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Cigarette smoking and quit attempts among Latinos in substance use disorder treatment.

  • Author(s): Pagano, Anna
  • Gubner, Noah
  • Le, Thao
  • Guydish, Joseph
  • et al.
Abstract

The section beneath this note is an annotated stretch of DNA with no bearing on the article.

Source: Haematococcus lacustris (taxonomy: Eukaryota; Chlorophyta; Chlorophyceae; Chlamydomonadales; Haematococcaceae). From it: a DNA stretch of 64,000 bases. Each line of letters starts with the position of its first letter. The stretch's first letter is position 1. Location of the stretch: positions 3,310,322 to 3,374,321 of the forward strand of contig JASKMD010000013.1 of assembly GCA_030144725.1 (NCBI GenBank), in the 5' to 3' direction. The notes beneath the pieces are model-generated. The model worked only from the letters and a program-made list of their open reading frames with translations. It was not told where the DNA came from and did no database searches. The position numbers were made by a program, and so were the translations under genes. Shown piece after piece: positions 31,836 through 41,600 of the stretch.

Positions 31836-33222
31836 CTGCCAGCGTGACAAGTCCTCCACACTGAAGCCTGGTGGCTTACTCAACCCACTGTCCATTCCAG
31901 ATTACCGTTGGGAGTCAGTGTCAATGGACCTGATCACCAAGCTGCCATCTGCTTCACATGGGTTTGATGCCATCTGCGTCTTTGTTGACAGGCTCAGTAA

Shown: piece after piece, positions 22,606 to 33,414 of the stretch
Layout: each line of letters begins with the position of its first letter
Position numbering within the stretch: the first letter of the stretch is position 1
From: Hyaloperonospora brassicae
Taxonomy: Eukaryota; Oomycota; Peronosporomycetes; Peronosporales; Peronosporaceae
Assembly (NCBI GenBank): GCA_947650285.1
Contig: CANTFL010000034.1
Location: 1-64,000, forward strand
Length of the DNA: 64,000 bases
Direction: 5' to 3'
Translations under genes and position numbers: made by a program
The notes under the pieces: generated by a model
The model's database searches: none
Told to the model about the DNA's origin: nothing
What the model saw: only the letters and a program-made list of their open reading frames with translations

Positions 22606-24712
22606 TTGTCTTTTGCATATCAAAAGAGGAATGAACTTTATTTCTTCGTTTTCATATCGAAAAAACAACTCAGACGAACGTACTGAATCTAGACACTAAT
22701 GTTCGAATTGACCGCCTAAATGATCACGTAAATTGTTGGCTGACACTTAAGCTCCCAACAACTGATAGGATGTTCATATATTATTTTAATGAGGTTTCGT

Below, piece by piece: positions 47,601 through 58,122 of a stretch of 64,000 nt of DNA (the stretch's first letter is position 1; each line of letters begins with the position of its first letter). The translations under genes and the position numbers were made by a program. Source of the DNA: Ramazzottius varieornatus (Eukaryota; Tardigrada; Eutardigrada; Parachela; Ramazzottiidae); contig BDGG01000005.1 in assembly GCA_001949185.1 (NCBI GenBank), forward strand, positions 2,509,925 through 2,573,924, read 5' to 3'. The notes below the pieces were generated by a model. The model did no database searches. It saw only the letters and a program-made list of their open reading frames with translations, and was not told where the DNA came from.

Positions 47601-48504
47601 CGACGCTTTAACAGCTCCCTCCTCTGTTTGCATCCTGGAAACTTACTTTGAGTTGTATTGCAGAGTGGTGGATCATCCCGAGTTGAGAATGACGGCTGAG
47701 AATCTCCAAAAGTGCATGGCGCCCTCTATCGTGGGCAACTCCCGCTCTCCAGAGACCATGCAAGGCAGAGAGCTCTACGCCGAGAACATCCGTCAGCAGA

BACKGROUND:Differences in tobacco use behaviors have been identified between Latinos and non-Latino whites in the general US population. Little is known about cigarette smoking and quitting behaviors of Latinos in treatment for substance use disorders (SUDs), who represent two major tobacco-vulnerable groups. OBJECTIVES:To compare, in a national sample of persons enrolled in SUD treatment, demographic, drug use, and smoking and quitting prevalence and behaviors between Latinos and non-Latino whites. METHODS:We surveyed 777 SUD treatment clients, sampled from 24 clinics selected at random from the National Institute on Drug Abuse Clinical Trials Network (Latino client n = 141; 40% female). We then conducted univariate and multivariate analyses to identify correlates of smoking behaviors by Latino/non-Latino white ethnicity. RESULTS:Latinos' smoking prevalence resembled that of non-Latino whites (78.7% vs. 77.4%). In regression analyses, Latino smokers (n = 111) tended to smoke fewer cigarettes per day (CPD) than non-Latino white smokers (n = 492); were more often nondaily smokers and menthol smokers; more often reported a smoking quit attempt in the last year; and tended to report higher numbers of past-year quit attempts. Among Latino smokers, those with less education and those reporting opioids as their primary drug of use reported higher CPD. CONCLUSIONS:Latinos in SUD treatment are at equally high risk of being current heavy smokers as compared to non-Latino whites in SUD treatment. At the same time, Latinos in SUD treatment exhibit ethnic-specific smoking and quitting behaviors that should be considered when designing smoking interventions for this group.

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